One of the first things readers notice about native digital magazines is that they often contain animated covers – in fact, animated covers have become a bit of a cliché already, though I think they can sometimes be quite effective. The problem with print magazines that wish to use animation on their cover is that they sometimes have to come up with excuses for the animation – a nice photograph that is used on a print magazine cover is sometimes animated simply by making the promotional headlines slide into place.
Other times, however, the print and digital cover are conceived on at the same time. A good example would he where a video is used for the digital edition and a still from that video used for the print edition.
But what to do when the print magazine cover is a concept cover? That is the dilemma faced this month with the digital edition of WIRED Magazine. The cover is meant to celebrate 20 years of publishing and will certainly look quite unique on the newsstand or in your mailbox.
But with Newsstand apps, the cover becomes the app's icon (should the publisher use the automatic updating function). As a result, the WIRED icon looks rather odd, and inside the iPad's Newsstand is hardly recognizable.
Of course, next month a new cover will appear and the issue becomes moot. But I imagine print art directors and those in charge of digital editions sometimes have lively discussions about covers that work in Apple Newsstand as well as the physical print newsstand environment.
The Los Angeles law firm Manatt, Phelps & Phillips is launching a digital media consulting division, Manatt Digital Media. The new company describes itself as "a disruptive new full-service digital media services business." The new firm will have its own venture capital fund.
The new company says it has its own team of "media insiders" though to be honest they look like a bunch of lawyers to me.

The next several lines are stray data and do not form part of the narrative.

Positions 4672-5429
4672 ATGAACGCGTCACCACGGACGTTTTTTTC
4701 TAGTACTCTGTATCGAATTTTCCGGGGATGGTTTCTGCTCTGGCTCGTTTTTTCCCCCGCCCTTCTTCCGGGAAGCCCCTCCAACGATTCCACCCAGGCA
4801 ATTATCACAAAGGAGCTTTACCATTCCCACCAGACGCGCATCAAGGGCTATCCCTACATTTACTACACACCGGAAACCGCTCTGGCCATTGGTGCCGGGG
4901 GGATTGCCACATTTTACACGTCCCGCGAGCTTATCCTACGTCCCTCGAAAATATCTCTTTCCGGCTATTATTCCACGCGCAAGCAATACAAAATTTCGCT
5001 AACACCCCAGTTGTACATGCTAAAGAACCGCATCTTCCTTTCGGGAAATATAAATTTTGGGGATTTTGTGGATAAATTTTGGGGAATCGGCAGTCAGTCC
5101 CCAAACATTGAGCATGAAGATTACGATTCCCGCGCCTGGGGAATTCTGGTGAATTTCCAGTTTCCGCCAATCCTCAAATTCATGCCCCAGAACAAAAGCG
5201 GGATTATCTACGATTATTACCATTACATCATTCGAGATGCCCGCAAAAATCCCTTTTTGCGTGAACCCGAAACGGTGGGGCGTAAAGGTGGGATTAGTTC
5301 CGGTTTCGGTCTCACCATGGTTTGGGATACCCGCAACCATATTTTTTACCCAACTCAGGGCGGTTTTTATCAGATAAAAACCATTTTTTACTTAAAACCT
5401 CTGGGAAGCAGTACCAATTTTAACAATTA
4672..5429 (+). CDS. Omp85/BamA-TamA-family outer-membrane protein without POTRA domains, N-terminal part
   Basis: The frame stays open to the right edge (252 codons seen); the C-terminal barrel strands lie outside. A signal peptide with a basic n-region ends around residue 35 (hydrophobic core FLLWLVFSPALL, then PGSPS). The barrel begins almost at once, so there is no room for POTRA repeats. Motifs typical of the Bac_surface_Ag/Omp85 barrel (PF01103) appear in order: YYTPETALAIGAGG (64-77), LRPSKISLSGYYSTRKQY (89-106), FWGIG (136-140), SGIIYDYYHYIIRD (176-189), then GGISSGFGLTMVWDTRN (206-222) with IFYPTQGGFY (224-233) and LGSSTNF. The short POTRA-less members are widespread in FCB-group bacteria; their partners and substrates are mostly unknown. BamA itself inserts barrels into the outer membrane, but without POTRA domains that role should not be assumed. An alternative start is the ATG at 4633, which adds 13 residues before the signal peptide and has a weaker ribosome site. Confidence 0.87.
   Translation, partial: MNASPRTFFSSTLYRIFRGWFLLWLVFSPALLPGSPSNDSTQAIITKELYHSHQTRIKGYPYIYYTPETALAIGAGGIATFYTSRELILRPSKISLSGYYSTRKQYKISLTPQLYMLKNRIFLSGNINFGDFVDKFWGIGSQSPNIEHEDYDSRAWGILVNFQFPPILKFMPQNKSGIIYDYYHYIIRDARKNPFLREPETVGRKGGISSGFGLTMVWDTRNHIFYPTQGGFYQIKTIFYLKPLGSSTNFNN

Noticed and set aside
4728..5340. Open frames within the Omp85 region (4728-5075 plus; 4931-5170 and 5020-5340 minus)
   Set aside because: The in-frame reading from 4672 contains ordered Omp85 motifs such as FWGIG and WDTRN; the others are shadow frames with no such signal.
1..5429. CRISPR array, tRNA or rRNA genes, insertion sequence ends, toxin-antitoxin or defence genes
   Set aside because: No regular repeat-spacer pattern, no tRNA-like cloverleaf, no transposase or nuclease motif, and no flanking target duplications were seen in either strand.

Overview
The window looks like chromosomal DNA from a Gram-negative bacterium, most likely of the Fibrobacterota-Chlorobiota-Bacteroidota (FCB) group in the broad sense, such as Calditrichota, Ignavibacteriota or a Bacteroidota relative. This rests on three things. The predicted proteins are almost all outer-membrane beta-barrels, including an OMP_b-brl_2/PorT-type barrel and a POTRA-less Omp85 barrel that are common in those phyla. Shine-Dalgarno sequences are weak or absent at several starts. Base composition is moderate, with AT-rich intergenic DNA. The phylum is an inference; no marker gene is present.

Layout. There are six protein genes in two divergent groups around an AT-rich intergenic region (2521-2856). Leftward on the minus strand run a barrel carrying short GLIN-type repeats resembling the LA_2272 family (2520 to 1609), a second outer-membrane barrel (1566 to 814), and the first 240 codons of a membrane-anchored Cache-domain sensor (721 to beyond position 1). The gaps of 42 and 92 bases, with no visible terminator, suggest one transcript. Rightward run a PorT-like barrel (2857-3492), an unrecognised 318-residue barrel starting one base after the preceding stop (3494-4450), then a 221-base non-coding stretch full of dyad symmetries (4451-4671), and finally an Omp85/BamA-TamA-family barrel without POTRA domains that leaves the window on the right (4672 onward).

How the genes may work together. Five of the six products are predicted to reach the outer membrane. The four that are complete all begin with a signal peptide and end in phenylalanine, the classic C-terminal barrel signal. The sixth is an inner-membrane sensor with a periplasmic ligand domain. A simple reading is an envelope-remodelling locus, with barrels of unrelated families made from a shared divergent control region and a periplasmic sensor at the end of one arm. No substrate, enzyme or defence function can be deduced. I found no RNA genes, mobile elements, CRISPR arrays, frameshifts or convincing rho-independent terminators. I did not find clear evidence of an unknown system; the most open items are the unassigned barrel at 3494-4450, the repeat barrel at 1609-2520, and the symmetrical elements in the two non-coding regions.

According Variety, the new firm expects to make 10 to 15 investments per year, with investments ranging from $15,000 to $600,000.
Like most investment firms, the company seems to be looking for a Facebook-like home run by investing early in video and social media start-ups. So don't look for much of their client's money being pushed towards media start-ups as blasé as digital publications, sadly.
Bonnier's sale of its Parenting Group to Meredith has to be a worrying development for the magazine company's staffers. The sale was for assets only so Meredith, the buyer, will be rolling up the titles into their own magazines. As a result the sale means the positions will go away.
"This divestiture, following last week's sale of the Mountain Group, should not be taken as the dismantling of the company," said Bonnier Chief Executive Officer Dave Freygang.
"As you may know, over the past several months Bonnier Corporation has made adjustments to our product portfolio. These moves are strategic calculations on our part to ensure that the company is in a position to grow revenues and achieve sustained profitability."
Meredith and Bonnier moved quickly to consolidate the titles as the Newsstand apps for both Parenting and Babytalk have already been pulled from the Apple Newsstand.